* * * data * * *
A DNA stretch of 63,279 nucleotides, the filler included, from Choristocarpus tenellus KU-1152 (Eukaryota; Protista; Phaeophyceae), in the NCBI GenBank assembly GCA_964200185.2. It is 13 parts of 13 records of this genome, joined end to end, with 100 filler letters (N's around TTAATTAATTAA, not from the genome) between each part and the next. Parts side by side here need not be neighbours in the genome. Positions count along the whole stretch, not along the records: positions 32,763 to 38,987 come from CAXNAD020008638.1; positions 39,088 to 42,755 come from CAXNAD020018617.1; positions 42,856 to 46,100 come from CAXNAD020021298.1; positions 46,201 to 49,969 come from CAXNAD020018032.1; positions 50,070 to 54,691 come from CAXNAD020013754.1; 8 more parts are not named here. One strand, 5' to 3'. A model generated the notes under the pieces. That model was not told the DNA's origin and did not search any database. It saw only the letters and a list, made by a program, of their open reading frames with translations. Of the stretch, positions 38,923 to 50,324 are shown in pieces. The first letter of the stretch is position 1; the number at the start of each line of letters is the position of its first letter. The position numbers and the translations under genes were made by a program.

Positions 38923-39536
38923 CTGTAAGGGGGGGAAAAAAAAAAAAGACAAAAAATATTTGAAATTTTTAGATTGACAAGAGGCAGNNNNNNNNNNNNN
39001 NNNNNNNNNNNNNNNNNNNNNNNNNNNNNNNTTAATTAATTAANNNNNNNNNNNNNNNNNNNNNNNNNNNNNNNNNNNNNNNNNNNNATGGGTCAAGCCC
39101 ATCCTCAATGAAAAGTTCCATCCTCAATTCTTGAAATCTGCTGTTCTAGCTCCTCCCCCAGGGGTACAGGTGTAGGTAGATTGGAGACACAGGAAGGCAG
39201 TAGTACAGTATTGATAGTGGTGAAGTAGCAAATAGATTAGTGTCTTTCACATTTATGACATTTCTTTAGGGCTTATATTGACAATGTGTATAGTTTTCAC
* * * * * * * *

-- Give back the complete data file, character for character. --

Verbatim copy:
A DNA stretch of 63,279 nucleotides, the filler included, from Choristocarpus tenellus KU-1152 (Eukaryota; Protista; Phaeophyceae), in the NCBI GenBank assembly GCA_964200185.2. It is 13 parts of 13 records of this genome, joined end to end, with 100 filler letters (N's around TTAATTAATTAA, not from the genome) between each part and the next. Parts side by side here need not be neighbours in the genome. Positions count along the whole stretch, not along the records: positions 32,763 to 38,987 come from CAXNAD020008638.1; positions 39,088 to 42,755 come from CAXNAD020018617.1; positions 42,856 to 46,100 come from CAXNAD020021298.1; positions 46,201 to 49,969 come from CAXNAD020018032.1; positions 50,070 to 54,691 come from CAXNAD020013754.1; 8 more parts are not named here. One strand, 5' to 3'. A model generated the notes under the pieces. That model was not told the DNA's origin and did not search any database. It saw only the letters and a list, made by a program, of their open reading frames with translations. Of the stretch, positions 38,923 to 50,324 are shown in pieces. The first letter of the stretch is position 1; the number at the start of each line of letters is the position of its first letter. The position numbers and the translations under genes were made by a program.

Positions 38923-39536
38923 CTGTAAGGGGGGGAAAAAAAAAAAAGACAAAAAATATTTGAAATTTTTAGATTGACAAGAGGCAGNNNNNNNNNNNNN
39001 NNNNNNNNNNNNNNNNNNNNNNNNNNNNNNNTTAATTAATTAANNNNNNNNNNNNNNNNNNNNNNNNNNNNNNNNNNNNNNNNNNNNATGGGTCAAGCCC
39101 ATCCTCAATGAAAAGTTCCATCCTCAATTCTTGAAATCTGCTGTTCTAGCTCCTCCCCCAGGGGTACAGGTGTAGGTAGATTGGAGACACAGGAAGGCAG
39201 TAGTACAGTATTGATAGTGGTGAAGTAGCAAATAGATTAGTGTCTTTCACATTTATGACATTTCTTTAGGGCTTATATTGACAATGTGTATAGTTTTCAC